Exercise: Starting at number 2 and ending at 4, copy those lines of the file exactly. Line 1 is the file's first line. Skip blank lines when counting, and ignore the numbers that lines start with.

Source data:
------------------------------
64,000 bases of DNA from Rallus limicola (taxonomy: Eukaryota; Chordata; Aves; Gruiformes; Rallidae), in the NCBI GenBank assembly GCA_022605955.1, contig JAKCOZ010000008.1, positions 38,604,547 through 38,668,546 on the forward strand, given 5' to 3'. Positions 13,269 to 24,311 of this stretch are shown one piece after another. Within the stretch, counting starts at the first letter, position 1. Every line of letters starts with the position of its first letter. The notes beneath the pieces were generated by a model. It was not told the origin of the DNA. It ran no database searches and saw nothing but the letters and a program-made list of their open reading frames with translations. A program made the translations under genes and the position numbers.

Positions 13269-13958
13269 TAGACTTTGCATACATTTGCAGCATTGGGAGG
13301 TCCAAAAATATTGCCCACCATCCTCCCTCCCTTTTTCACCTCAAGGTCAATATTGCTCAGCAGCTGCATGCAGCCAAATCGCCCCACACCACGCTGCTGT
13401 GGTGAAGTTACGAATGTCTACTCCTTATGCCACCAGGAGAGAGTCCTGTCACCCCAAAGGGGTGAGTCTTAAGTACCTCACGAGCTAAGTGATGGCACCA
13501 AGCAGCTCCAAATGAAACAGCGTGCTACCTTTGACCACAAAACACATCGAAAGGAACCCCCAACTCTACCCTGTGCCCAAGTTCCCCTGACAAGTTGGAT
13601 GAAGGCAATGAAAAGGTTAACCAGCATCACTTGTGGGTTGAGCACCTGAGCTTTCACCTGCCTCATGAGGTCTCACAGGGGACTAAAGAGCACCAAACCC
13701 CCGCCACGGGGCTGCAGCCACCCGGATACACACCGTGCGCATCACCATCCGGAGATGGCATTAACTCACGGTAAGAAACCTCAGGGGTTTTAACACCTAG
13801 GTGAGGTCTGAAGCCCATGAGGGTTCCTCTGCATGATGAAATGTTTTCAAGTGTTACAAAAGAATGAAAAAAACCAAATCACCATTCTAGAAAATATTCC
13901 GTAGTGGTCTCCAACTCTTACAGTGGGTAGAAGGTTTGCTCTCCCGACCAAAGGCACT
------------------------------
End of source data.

Positions 13269-13958
13269 TAGACTTTGCATACATTTGCAGCATTGGGAGG
13301 TCCAAAAATATTGCCCACCATCCTCCCTCCCTTTTTCACCTCAAGGTCAATATTGCTCAGCAGCTGCATGCAGCCAAATCGCCCCACACCACGCTGCTGT